5G is yet to kick off in China but the industry juggernaut has already built up a big head of steam.
The three Chinese operators have already signed up 9 million advance orders in the past month: China Mobile has racked up 5.3 million and China Telecom and China Unicom 1.8 million each, according to Beijing News.
The operators haven't set a date for the start of service, but will reportedly commence simultaneously, most likely later this month.
Monthly prices for each start at around 200 Chinese yuan ($28), but, in response to complaints that even this was too expensive, they have introduced a discount price of RMB140 ($19) to RMB160 ($22) for the first six months.
They are offering small price cuts on a limited range of phones, including the Samsung Note 10+5G, the Xiaomi 9 Pro 5G and China Mobile's own X1.
Between them the telcos have said they will build 130,000 basestations by year-end -- more than the rest of the world combined.
But to some government officials that is not fast enough and they are coming up with incentives to further accelerate 5G rollout.
Most notably, the Shenzhen city government is offering to pay operators RMB10,000 ($1,398) for every standalone 5G basestation deployed, with a maximum payout of RMB150 million ($20.9 million).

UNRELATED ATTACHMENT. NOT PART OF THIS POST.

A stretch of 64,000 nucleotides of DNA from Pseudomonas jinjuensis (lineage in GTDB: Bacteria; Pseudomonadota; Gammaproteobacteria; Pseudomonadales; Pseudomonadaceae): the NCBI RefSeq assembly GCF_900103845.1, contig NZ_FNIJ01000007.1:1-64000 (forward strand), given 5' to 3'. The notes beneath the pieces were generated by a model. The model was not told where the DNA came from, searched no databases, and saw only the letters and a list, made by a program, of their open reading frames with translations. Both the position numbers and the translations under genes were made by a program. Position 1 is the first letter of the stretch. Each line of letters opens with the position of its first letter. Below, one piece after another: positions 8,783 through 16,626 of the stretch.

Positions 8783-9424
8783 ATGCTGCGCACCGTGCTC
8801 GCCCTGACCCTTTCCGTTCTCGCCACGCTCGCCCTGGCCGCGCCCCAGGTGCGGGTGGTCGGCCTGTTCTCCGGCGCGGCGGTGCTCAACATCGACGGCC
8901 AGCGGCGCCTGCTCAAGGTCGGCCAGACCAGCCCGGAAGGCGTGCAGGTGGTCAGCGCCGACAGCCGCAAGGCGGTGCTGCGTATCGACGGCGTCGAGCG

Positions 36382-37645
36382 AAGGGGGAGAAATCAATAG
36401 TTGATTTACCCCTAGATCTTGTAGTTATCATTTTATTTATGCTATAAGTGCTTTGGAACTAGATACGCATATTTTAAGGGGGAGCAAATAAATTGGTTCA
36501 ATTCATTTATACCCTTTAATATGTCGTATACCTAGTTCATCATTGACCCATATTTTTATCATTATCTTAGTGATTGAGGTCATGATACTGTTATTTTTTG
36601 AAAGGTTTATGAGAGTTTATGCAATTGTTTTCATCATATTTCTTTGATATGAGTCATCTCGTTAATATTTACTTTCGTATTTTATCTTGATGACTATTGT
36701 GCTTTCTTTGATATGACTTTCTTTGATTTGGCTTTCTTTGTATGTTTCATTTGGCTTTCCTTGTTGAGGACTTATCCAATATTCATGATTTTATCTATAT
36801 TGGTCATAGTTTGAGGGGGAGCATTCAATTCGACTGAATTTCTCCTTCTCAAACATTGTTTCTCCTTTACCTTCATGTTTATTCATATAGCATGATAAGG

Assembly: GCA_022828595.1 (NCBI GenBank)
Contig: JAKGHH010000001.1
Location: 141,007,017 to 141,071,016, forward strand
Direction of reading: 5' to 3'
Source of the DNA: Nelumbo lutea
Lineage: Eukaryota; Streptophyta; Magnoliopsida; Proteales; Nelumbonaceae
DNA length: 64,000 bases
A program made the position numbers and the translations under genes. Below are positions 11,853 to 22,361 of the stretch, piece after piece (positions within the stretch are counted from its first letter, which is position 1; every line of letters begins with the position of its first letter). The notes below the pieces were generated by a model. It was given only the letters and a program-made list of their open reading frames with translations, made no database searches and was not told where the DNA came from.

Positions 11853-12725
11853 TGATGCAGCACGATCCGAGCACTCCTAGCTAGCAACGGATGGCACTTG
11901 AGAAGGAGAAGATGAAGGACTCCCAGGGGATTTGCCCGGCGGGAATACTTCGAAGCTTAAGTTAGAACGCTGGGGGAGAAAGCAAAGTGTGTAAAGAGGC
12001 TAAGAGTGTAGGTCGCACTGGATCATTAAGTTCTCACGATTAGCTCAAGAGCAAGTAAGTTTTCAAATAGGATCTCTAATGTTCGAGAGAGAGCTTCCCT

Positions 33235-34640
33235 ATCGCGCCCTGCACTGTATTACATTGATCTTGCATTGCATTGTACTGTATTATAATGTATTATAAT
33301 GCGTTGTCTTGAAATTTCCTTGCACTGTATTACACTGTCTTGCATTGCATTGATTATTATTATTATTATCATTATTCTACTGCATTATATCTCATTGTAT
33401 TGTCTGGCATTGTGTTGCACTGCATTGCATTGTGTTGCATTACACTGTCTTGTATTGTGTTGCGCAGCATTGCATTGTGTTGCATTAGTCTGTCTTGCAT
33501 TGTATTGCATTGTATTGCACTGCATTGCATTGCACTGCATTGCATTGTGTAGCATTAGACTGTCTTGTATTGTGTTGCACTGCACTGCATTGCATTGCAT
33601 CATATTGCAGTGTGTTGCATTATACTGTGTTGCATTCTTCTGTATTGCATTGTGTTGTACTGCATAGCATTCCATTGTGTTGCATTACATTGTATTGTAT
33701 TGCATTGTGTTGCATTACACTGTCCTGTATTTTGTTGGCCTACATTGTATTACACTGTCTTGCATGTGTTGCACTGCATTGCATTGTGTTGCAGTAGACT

Its 5G plan issued last month promises support for site acquisition and subsidies for basestation electricity costs.
The tech-dominated city, home to Huawei, ZTE and Tencent, aims to install 15,000 5G basestations by the end of 2019 and 45,000 by next August.
Shenzhen is not unique. Almost every city or provincial government has a 5G plan; and while many are light on specifics, some reveal big ambitions.
For example, the government of Zhejiang, the wealthy province near Shanghai, expects to have 30,000 basestations next year.
It aims to complete its 5G rollout by 2022, by which time its coverage will "lead the country."
The north-west province of Shanxi -- not known for its advanced tech industries -- has also made 5G a priority.
It has benchmarked its 5G rollout against other provinces and, like Zhejiang, has set a target of 30,000 basestations by 2022.
It is also offering subsidies for basestation power costs and help in site selection.
These provincial officials are staking a good deal in 5G development. In the wake of Shenzhen's aggressive offer, are we about to see a 5G bidding war?
— Robert Clark, contributing editor, Light Reading